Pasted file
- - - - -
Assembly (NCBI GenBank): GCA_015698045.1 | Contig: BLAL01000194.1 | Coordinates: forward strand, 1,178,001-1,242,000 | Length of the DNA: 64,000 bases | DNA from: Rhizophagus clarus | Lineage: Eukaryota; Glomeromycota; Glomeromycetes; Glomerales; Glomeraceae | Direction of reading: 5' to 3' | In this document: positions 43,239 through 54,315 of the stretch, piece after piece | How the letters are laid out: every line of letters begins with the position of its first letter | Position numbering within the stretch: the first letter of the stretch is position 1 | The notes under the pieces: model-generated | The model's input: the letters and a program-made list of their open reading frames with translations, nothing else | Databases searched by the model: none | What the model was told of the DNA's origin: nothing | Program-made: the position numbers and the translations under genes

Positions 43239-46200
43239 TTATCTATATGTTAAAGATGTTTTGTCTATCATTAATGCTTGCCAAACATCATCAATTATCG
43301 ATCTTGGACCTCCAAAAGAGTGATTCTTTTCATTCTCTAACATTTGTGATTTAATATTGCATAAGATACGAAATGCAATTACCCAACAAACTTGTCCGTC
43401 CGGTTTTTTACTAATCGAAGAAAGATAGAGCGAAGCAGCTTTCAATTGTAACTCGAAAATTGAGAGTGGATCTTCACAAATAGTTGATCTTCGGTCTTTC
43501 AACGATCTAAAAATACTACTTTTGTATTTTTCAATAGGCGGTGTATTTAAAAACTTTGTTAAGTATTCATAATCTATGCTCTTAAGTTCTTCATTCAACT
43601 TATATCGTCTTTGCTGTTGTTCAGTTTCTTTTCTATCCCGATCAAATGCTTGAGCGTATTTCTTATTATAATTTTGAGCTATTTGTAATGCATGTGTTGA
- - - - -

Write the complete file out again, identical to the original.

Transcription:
Assembly (NCBI GenBank): GCA_015698045.1 | Contig: BLAL01000194.1 | Coordinates: forward strand, 1,178,001-1,242,000 | Length of the DNA: 64,000 bases | DNA from: Rhizophagus clarus | Lineage: Eukaryota; Glomeromycota; Glomeromycetes; Glomerales; Glomeraceae | Direction of reading: 5' to 3' | In this document: positions 43,239 through 54,315 of the stretch, piece after piece | How the letters are laid out: every line of letters begins with the position of its first letter | Position numbering within the stretch: the first letter of the stretch is position 1 | The notes under the pieces: model-generated | The model's input: the letters and a program-made list of their open reading frames with translations, nothing else | Databases searched by the model: none | What the model was told of the DNA's origin: nothing | Program-made: the position numbers and the translations under genes

Positions 43239-46200
43239 TTATCTATATGTTAAAGATGTTTTGTCTATCATTAATGCTTGCCAAACATCATCAATTATCG
43301 ATCTTGGACCTCCAAAAGAGTGATTCTTTTCATTCTCTAACATTTGTGATTTAATATTGCATAAGATACGAAATGCAATTACCCAACAAACTTGTCCGTC
43401 CGGTTTTTTACTAATCGAAGAAAGATAGAGCGAAGCAGCTTTCAATTGTAACTCGAAAATTGAGAGTGGATCTTCACAAATAGTTGATCTTCGGTCTTTC
43501 AACGATCTAAAAATACTACTTTTGTATTTTTCAATAGGCGGTGTATTTAAAAACTTTGTTAAGTATTCATAATCTATGCTCTTAAGTTCTTCATTCAACT
43601 TATATCGTCTTTGCTGTTGTTCAGTTTCTTTTCTATCCCGATCAAATGCTTGAGCGTATTTCTTATTATAATTTTGAGCTATTTGTAATGCATGTGTTGA